Is the environment in kindergarten associated with the vegetables served and eaten? The BRA Study
Journal article, Peer reviewed
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Original versionHimberg-Sundet, A., Kristiansen, A. L., Bjelland, M., Moser, T., Holthe, A., Andersen, L. F., & Lien, N. (2018). Is the environment in kindergarten associated with the vegetables served and eaten? The BRA Study. Scandinavian Journal of Public Health, 47, 538-547.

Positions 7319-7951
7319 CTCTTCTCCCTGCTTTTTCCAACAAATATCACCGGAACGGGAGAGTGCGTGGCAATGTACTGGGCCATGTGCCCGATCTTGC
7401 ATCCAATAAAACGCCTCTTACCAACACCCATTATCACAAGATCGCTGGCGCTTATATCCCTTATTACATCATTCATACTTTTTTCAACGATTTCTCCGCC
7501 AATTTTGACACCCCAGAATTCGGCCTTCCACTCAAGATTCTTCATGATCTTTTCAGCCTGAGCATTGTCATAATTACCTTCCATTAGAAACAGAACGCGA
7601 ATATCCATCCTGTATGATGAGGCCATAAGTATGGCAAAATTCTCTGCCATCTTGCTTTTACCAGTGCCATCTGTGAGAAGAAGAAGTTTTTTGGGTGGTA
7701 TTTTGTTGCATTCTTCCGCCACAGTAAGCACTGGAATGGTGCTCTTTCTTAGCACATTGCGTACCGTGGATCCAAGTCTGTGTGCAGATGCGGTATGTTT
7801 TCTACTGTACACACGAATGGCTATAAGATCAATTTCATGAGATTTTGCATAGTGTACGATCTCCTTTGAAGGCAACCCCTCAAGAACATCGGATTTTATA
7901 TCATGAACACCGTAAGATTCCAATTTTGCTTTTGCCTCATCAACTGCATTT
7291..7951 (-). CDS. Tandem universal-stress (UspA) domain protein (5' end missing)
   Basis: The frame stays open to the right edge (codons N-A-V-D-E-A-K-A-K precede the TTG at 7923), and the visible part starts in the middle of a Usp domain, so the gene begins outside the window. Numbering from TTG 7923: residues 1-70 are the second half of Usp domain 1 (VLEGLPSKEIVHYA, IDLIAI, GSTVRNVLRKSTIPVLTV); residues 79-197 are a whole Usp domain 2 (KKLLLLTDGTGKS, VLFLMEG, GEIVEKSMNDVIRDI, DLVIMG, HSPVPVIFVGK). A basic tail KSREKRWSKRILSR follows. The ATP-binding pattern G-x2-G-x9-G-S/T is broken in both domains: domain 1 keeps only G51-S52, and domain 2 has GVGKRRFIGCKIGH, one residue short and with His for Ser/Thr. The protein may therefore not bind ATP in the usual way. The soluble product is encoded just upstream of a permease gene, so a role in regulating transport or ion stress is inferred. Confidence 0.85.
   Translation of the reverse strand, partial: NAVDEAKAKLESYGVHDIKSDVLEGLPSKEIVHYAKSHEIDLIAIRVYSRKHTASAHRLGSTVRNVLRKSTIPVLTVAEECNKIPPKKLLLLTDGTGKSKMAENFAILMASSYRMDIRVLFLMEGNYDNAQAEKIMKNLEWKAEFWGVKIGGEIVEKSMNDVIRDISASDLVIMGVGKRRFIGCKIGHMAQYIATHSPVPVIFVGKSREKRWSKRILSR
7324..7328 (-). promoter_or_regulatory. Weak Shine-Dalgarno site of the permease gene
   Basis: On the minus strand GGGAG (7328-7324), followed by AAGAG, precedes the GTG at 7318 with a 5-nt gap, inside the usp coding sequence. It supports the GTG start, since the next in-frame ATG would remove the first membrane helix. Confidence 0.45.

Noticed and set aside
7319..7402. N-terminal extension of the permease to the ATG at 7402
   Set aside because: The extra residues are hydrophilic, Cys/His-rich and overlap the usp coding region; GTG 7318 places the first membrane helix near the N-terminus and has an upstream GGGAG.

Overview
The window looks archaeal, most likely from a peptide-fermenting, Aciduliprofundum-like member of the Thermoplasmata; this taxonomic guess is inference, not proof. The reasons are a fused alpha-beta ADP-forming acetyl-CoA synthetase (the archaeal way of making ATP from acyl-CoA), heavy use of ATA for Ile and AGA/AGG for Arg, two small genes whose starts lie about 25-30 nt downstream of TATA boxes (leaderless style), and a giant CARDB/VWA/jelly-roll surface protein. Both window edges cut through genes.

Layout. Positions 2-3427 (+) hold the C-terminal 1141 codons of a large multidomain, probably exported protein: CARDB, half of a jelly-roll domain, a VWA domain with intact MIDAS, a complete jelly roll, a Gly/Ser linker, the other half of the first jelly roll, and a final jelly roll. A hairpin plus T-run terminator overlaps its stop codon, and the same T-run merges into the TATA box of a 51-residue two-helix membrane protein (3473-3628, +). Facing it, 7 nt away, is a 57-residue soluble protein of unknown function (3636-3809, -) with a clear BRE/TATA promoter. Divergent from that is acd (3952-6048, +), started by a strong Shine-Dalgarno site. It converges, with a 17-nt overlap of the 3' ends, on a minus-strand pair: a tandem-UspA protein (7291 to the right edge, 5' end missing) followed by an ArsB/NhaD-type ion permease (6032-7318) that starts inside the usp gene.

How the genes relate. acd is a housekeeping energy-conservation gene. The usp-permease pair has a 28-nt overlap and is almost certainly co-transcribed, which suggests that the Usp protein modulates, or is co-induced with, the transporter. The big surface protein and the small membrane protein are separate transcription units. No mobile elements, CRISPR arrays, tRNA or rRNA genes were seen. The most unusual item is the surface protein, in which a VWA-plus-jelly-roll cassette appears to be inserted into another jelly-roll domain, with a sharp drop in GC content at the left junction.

Aim: The aim of the present study was to explore the associations between the economic, political, sociocultural and physical environments in kindergartens, along with the frequency and variety of vegetables served, and the amount of vegetables eaten. Method: The BRA Study collected data through two paper-based questionnaires answered by the kindergarten leader and pedagogical leader of each selected kindergarten, and a five-day vegetable diary from kindergartens (n = 73) in Vestfold and Buskerud Counties, Norway. The questionnaires assessed environmental factors, and the frequency and variety of vegetables served. The non-parametric Mann–Whitney U and Kruskal–Wallis tests were used to explore the associations between factors in the kindergarten environments and vegetables served and eaten. Results: Kindergartens that included expenditures for food and beverages in the parental fees served a larger variety of vegetables (p = 0.046). A higher frequency of served vegetables (p = 0.014) and a larger amount (p = 0.027) of vegetables eaten were found in kindergartens where parents paid a monthly fee of 251 NOK or more. Similarly, the amount of vegetables eaten was higher (p = 0.017) in kindergartens where the employees paid a monthly fee to eat at work. Furthermore, a larger amount (p = 0.046) of vegetables was eaten in kindergartens that had written guidelines for food and beverages that were offered. Conclusions: This study indicates that the economic environment in a kindergarten seems to be positively associated with the vegetables served and eaten there. This is of high relevance for public health policy as vegetable consumption is an important factor in reducing the risk of non-communicable diseases.